What are the benefits of earned media?
There’s a reason companies sometimes frame media mentions in their headquarters: they provide validation and help build your reputation. With the help of effective PR strategies exploring various pitching formats, nearly all brands can—eventually—be mentioned in publications. Here, some other benefits of earned media:
You can amplify your message
Rosen says one of the most significant benefits of earned media is its ability to amplify your message and distribute critical content to customers seeking to make a purchase or decide on a product or service. This attention can cause your credibility to skyrocket, which is crucial for meeting your metrics and for encouraging exponential growth. Unlike paid content, readers have more trust in an article that was crafted honestly, making them more likely to make a move. “Studies have shown that up to 92 percent of consumers trust word-of mouth recommendations, but only 24 percent trust online ads,” Rosen continues. “Brand advocates are an organization’s most loyal, engaged, and passionate customers, and will continue to share your brand with others, as long as they feel a sense of connection.”
You receive the ultimate endorsement
Zachary Barker, an account supervisor for Demonstrate PR, puts it best when he says real earned media is still the ultimate endorsement for a brand. “For a publication to spotlight a brand on its platform is what separates the underdogs from major retailers, allowing it the chance to rise up through the stamp of an industry expert,” Barker explains. Throughout all life stages of a company (including when they announce new features, product lines, or other upgrades), having the media ‘on their side’ is a way to showcase an unbiased seal of approval. It’s the type of feature you can’t put a price tag on, but is also the main reason to invest in PR strategies from a reputable individual or agency.
What are the benefits of paid content?
When you hire a publicist, you’re mostly onboarding them to help with earned media placements. However, they can also offer advice and guidance on paid opportunities, since they understand outlets, circulations, and audiences. Here are the benefits of setting aside some of your budget for paid features:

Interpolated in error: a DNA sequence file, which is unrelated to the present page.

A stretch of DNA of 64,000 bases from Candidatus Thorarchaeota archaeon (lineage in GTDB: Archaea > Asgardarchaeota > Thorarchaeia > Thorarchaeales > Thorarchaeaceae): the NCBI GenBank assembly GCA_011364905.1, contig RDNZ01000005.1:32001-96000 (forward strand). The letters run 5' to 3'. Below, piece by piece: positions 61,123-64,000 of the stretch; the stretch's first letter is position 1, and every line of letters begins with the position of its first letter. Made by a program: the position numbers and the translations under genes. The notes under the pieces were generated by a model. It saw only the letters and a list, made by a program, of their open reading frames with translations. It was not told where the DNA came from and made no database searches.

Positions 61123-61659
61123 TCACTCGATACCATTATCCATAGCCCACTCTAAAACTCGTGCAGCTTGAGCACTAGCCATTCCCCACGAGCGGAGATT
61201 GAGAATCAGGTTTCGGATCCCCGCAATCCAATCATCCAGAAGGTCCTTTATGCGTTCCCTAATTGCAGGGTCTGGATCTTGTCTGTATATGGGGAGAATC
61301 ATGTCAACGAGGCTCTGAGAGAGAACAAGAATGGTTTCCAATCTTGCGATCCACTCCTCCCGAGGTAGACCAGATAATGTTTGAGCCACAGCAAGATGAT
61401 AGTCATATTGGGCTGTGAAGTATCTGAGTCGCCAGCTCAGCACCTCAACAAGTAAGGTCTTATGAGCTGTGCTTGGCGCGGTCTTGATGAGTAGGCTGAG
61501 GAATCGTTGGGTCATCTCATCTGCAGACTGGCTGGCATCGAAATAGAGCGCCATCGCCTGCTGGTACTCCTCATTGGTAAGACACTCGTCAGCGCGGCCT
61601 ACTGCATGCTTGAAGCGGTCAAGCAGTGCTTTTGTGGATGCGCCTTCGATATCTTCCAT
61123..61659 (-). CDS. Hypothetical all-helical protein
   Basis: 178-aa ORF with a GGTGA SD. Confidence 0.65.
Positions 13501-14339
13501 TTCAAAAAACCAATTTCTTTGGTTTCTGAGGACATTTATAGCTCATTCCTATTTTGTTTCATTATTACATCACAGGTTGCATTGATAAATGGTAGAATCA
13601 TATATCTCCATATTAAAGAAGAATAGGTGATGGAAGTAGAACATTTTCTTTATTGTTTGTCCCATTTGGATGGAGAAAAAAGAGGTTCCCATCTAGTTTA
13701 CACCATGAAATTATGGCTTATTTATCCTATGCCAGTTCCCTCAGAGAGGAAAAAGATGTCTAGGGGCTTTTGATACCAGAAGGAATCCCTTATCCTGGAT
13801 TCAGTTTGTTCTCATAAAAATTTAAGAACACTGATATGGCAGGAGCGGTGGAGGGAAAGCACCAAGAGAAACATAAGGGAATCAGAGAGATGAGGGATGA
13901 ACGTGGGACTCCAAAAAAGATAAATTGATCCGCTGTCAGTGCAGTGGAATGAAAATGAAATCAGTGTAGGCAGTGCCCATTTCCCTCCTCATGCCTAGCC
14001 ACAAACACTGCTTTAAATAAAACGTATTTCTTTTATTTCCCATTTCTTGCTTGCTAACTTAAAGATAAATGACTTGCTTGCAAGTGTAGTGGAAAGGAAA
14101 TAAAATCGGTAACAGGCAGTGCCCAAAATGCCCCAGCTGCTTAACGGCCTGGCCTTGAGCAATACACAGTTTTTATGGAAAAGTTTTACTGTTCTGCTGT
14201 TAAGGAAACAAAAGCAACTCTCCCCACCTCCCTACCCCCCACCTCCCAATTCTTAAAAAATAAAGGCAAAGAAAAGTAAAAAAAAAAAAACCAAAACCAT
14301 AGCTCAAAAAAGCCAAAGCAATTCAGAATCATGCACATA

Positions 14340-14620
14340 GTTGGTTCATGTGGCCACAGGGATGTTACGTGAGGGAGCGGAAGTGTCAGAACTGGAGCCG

You can reach your customers when and where they are
In today’s market, unfortunately, the ‘build it, and they will come’ tactic doesn’t exist, Rosen says, as choices are abundant. “For that reason, we have to reach our customers when and where they are,” Rosen continues. “Organic reach on social media is lower than ever, and the amount of noise you generate is directly related to how much of the conversation your competitors also own. This is where paid content is effective.” When you purchase a feature, you are guaranteed a certain amount of exposure, since the publication will share widely on their social media accounts and likely even put some paid advertising behind it to amp up the traffic. In return, you may garner more sales than you would with earned media.
You control the narrative
One of the biggest struggles for many brands is not having control over the narrative. With earned media, a journalist can (and will) write the good, the bad, and everything in between. This is especially true if it’s a product review, which can be frustrating for emerging companies. However, with paid content, you have final approval over the piece since, hey, you paid for it. Barker says that because of this, newer businesses who are looking to build awareness and SEO may benefit from paid content. “It’s also great for those who are looking to amplify news or, alternately, who don’t necessarily have news to share, but want to keep their voice active in a market,” Barker adds.